School Discontent Prompts Calls for an Elected School Board
Amid unpopular school closings and a contentious relationship between Mayor Rahm Emanuel and the Chicago Teachers Union, calls for Chicago to have an elected school board have been growing in recent years.
In 1995, Chicago’s then-Mayor Richard M. Daley took complete control of the schools and the Board of Education. But mayoral control of school boards is not the norm, according to Maureen Kelleher, senior writer and editor for Education Post.
“If you look at school systems in total, the vast majority are elected. What’s different is that in large urban districts there has been increased interest in having them controlled by the mayor,” she said.
But in Chicago, momentum seems to have shifted toward an elected school board.
The majority of candidates running to replace Emanuel -- including Toni Preckwinkle and Lori Lightfoot -- have voiced support for a fully elected school board. Others, including Bill Daley, Susana Mendoza and Garry McCarthy, say they favor a hybrid system in which some board members are elected and some chosen by the mayor.
Kelleher says that while she can understand the desire for more democracy in the way that the Board of Education operates, she leans toward supporting the hybrid model.
“I actually think a hybrid with the majority of members appointed by the mayor – so if it’s a five-member board you could have three appointed and two elected – I kind of lean toward that as sort of promising,” said Kelleher. “But I understand the depth of momentum around an elected board right now and the frustration that people feel.”
One of those frustrated people is Roderick Wilson, executive director of the Lugenia Burns Hope Center. He supports a fully elected school board.
“This allows Chicago to be like all the other 891 school districts in Illinois that have an elected school board,” Wilson said. “Right now we have a school board but we don’t have any voice. If we have a school board that is appointed by the mayor they are beholden to the mayor versus being beholden to the people that are most impacted by this. It’s about empowering the people.”
Wilson acknowledged that an elected school board is no panacea for all the ills of Chicago’s schools but said it will at least allow for greater accountability.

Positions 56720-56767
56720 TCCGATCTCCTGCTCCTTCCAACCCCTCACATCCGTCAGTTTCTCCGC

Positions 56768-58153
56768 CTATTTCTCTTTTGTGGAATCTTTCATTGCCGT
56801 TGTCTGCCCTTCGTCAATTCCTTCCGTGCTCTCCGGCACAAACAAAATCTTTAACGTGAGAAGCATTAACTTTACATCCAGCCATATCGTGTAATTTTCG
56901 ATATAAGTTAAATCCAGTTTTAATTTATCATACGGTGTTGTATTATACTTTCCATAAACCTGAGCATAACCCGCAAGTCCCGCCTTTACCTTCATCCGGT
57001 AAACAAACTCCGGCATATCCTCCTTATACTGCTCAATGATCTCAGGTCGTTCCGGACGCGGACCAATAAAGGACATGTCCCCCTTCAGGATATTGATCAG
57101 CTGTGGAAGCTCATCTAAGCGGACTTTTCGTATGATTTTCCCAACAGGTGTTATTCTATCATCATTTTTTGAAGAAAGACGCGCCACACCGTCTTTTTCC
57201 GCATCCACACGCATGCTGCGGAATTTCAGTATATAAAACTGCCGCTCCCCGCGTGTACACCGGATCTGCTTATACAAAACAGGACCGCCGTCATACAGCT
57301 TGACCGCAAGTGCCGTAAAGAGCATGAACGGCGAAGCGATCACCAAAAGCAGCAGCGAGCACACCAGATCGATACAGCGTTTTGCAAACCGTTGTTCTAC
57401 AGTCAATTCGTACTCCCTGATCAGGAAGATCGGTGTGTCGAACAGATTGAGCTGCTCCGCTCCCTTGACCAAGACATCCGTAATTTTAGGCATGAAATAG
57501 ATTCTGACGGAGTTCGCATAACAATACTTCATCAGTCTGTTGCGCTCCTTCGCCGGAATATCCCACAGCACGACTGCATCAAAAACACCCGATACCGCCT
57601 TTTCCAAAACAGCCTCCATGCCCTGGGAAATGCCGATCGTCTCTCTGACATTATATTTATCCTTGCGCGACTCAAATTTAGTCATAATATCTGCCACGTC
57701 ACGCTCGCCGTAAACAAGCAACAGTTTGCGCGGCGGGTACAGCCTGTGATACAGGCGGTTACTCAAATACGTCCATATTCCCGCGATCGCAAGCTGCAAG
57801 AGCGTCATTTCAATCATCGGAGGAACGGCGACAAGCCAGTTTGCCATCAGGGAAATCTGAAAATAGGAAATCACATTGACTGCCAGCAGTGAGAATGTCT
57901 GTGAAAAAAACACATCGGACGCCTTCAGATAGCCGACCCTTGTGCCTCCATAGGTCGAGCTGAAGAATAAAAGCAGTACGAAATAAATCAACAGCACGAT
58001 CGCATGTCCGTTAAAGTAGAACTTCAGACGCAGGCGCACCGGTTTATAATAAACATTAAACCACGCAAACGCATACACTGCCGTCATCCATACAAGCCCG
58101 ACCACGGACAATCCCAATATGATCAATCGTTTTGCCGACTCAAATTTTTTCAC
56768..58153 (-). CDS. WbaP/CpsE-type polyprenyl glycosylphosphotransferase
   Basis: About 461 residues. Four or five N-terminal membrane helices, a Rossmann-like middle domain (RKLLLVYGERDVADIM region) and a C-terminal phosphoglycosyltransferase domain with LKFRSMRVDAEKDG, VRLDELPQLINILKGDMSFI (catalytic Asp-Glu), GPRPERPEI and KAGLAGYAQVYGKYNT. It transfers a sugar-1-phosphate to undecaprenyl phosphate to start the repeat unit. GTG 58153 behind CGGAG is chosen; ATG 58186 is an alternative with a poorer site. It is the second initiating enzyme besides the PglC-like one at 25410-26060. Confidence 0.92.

“There’s no guarantee that people will always make good decisions, but at least with an elected school board we have the power to decide who makes those decisions for us,” said Wilson. “I do believe that with an elected school board you will get better schools – although I believe the metrics of what makes a good school may be looked at differently.”
Kelleher says there is scant evidence that elected school boards have much of an impact on school quality.
What studies she has seen show “a very modest correlation between appointed boards and increased student achievement,” she said. “In the big urban school districts the concern is that elected school boards kind of devolve into politicking and it’s very hard for them to get anything done, whereas mayorally appointed boards, it sort of greases the wheels for decision-making.”
One argument put forward in favor of an appointed board is that it enables the selection of appointees with experience running large, complex organizations with multimillion-dollar budgets.
“Those skills are certainly needed to run a complex school system like Chicago’s,” said Kelleher, but she added that favoring appointees with those kinds of skills has pushed out people “who really understand how decisions made at the central level are going to really impact local communities.”
And Wilson noted that the city doesn’t require aldermen to have complex qualifications to do their job.
“You don’t have to have much of nothing to be an alderman,” Wilson said. “I’m not sure you even have to have a high school diploma to be an alderman. So why are we saying the school board has to be more? I think that’s just an argument from those who don’t want it as to why this won’t work.”
But one potential downside of having an elected school board could be highly politicized school boards and a polarized process.
“In Detroit when things became very polarized it was a lot of board members shouting at each other and really ineffective governance happening,” said Kelleher. “In Los Angeles right now, a lot of the controversy around elected school boards centers on the amount of money being spent on the races. Pro-charter forces spent more than $9.5 million and the teacher’s union spent a little over $4 million. We don’t have that in Chicago right now but if we had an elected board we would see that kind of stuff.”